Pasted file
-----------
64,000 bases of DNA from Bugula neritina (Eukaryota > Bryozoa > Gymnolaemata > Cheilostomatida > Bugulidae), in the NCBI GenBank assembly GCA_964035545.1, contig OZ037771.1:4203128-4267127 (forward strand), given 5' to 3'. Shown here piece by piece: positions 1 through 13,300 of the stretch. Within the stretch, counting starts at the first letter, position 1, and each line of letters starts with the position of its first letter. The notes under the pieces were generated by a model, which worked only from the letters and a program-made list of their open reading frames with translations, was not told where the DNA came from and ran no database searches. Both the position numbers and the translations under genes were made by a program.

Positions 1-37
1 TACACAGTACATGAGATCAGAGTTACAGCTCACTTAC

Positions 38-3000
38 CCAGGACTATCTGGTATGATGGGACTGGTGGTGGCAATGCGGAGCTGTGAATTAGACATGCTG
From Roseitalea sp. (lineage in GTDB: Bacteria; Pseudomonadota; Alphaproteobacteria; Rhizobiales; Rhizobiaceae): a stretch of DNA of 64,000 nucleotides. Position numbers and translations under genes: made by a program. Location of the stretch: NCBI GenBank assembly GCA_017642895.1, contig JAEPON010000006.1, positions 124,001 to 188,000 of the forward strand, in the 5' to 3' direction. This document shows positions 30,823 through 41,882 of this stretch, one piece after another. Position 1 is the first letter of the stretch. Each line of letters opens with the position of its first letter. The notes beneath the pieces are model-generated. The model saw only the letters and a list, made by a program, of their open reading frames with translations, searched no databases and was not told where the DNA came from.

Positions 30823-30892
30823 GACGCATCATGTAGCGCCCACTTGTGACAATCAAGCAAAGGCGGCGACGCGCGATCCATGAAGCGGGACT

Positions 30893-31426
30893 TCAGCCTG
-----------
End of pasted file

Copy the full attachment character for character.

64,000 bases of DNA from Bugula neritina (Eukaryota > Bryozoa > Gymnolaemata > Cheilostomatida > Bugulidae), in the NCBI GenBank assembly GCA_964035545.1, contig OZ037771.1:4203128-4267127 (forward strand), given 5' to 3'. Shown here piece by piece: positions 1 through 13,300 of the stretch. Within the stretch, counting starts at the first letter, position 1, and each line of letters starts with the position of its first letter. The notes under the pieces were generated by a model, which worked only from the letters and a program-made list of their open reading frames with translations, was not told where the DNA came from and ran no database searches. Both the position numbers and the translations under genes were made by a program.

Positions 1-37
1 TACACAGTACATGAGATCAGAGTTACAGCTCACTTAC

Positions 38-3000
38 CCAGGACTATCTGGTATGATGGGACTGGTGGTGGCAATGCGGAGCTGTGAATTAGACATGCTG
From Roseitalea sp. (lineage in GTDB: Bacteria; Pseudomonadota; Alphaproteobacteria; Rhizobiales; Rhizobiaceae): a stretch of DNA of 64,000 nucleotides. Position numbers and translations under genes: made by a program. Location of the stretch: NCBI GenBank assembly GCA_017642895.1, contig JAEPON010000006.1, positions 124,001 to 188,000 of the forward strand, in the 5' to 3' direction. This document shows positions 30,823 through 41,882 of this stretch, one piece after another. Position 1 is the first letter of the stretch. Each line of letters opens with the position of its first letter. The notes beneath the pieces are model-generated. The model saw only the letters and a list, made by a program, of their open reading frames with translations, searched no databases and was not told where the DNA came from.

Positions 30823-30892
30823 GACGCATCATGTAGCGCCCACTTGTGACAATCAAGCAAAGGCGGCGACGCGCGATCCATGAAGCGGGACT

Positions 30893-31426
30893 TCAGCCTG